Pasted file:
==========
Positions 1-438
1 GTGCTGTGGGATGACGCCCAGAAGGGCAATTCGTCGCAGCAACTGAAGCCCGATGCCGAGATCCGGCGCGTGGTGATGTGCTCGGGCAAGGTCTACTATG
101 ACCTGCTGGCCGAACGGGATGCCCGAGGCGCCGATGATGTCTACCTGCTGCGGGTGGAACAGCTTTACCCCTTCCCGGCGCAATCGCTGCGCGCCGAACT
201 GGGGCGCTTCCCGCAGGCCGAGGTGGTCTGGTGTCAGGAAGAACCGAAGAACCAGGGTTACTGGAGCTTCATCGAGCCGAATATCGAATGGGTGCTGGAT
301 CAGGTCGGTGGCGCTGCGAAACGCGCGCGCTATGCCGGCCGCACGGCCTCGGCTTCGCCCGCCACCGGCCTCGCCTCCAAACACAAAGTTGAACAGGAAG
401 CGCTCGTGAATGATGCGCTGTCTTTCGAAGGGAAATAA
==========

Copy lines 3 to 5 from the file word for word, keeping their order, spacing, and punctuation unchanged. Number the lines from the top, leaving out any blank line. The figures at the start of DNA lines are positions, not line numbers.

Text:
101 ACCTGCTGGCCGAACGGGATGCCCGAGGCGCCGATGATGTCTACCTGCTGCGGGTGGAACAGCTTTACCCCTTCCCGGCGCAATCGCTGCGCGCCGAACT
201 GGGGCGCTTCCCGCAGGCCGAGGTGGTCTGGTGTCAGGAAGAACCGAAGAACCAGGGTTACTGGAGCTTCATCGAGCCGAATATCGAATGGGTGCTGGAT
301 CAGGTCGGTGGCGCTGCGAAACGCGCGCGCTATGCCGGCCGCACGGCCTCGGCTTCGCCCGCCACCGGCCTCGCCTCCAAACACAAAGTTGAACAGGAAG